"The City of New York has been putting significant efforts into researching future accessible technologies that can enhance traveling and wayfinding for people with disabilities,” said Victor Calise, Commissioner of the Mayor's Office for People with Disabilities. “This Call for Innovations is a milestone in the process of implementing solutions to use citywide that will help New Yorkers who are blind or have low vision travel more safely, efficiently and confidently around the streets of NYC."

“New York City is home to some of the busiest intersections in the world. There could be no better place to demonstrate the power of technology than at the intersection of public service, improving the urban experience for millions of residents, workers and visitors,” said Miguel Gamiño, Chief Technology Officer for the City of New York. “We are excited to invite creative proposals from the global technology community and look forward to help bringing these new solutions to life.”
“New York City and cities around the world are working to solve many of the same challenges, and we can be most effective if we address them together,” said Penny Abeywardena, Commissioner of the Mayor’s Office for International Affairs. "We want New Yorkers with disabilities to be able to travel through our city safely and easily, and we recognize that the best solutions may come from anywhere in the world. We commend everyone involved for this innovative collaboration.”

Competition participants can submit their proposals online at http://nyc.gov/cfi/dot. The deadline for submissions is November 2, 2017. Finalists will be announced at the Smart City Expo World Congress, scheduled for November 14-16 in Barcelona. The selected solutions will be piloted at the intersection of 7th Avenue and West 23rd Street in Manhattan for one year beginning in the winter of 2018. The solutions identified through the Call for Innovations will complement the continued citywide installation of Accessible Pedestrian Signals (APS) and the pilot deployment of new tactile maps.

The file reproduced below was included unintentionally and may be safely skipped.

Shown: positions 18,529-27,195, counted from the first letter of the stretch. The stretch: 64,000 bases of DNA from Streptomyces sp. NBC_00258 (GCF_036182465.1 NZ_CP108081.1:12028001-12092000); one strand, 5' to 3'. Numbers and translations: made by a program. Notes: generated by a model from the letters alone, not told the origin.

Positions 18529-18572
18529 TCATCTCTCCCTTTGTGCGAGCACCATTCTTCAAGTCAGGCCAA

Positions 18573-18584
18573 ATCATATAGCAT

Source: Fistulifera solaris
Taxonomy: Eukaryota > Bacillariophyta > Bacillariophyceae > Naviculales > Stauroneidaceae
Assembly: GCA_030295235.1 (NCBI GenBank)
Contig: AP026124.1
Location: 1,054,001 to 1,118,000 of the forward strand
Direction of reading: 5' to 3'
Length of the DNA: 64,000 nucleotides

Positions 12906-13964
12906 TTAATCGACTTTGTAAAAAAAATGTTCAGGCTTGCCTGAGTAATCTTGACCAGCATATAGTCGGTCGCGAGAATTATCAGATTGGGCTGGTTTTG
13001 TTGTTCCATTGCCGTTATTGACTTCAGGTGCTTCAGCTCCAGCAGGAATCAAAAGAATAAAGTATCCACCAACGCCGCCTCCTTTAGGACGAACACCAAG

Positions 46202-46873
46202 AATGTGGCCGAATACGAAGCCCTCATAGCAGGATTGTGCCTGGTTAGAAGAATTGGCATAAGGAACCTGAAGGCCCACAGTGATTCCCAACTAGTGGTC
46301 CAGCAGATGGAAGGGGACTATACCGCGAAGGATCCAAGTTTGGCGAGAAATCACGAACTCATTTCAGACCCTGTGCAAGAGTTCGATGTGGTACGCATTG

"New York City and Barcelona, as cities with large populations and as major tourist destinations, are uniquely positioned to lead in pedestrian safety innovation," said NYC Council Transportation Committee Chair Ydanis Rodriguez. "The outcomes of this call for innovation has the potential to impact city planning here, in Barcelona, and many cities across the country and around the world. I look forward to more opportunities to exchange transit and pedestrian safety ideas and innovations with Barcelona and other global cities in our efforts to achieve Vision Zero goals and equitable access to public transit across the city."

“This joint competition offers an exciting opportunity to develop innovative solutions to increase safety and improve services for pedestrians who are blind or have low vision in two of the world’s great cities,” said Assembly Member Richard N. Gottfried, who represents some of the most heavily traffic-congested areas in the country and chairs the Assembly Health Committee. “By harnessing human ingenuity and the power of new technologies, New York City can make even greater strides for traffic safety for all, including blind persons and those with low vision.”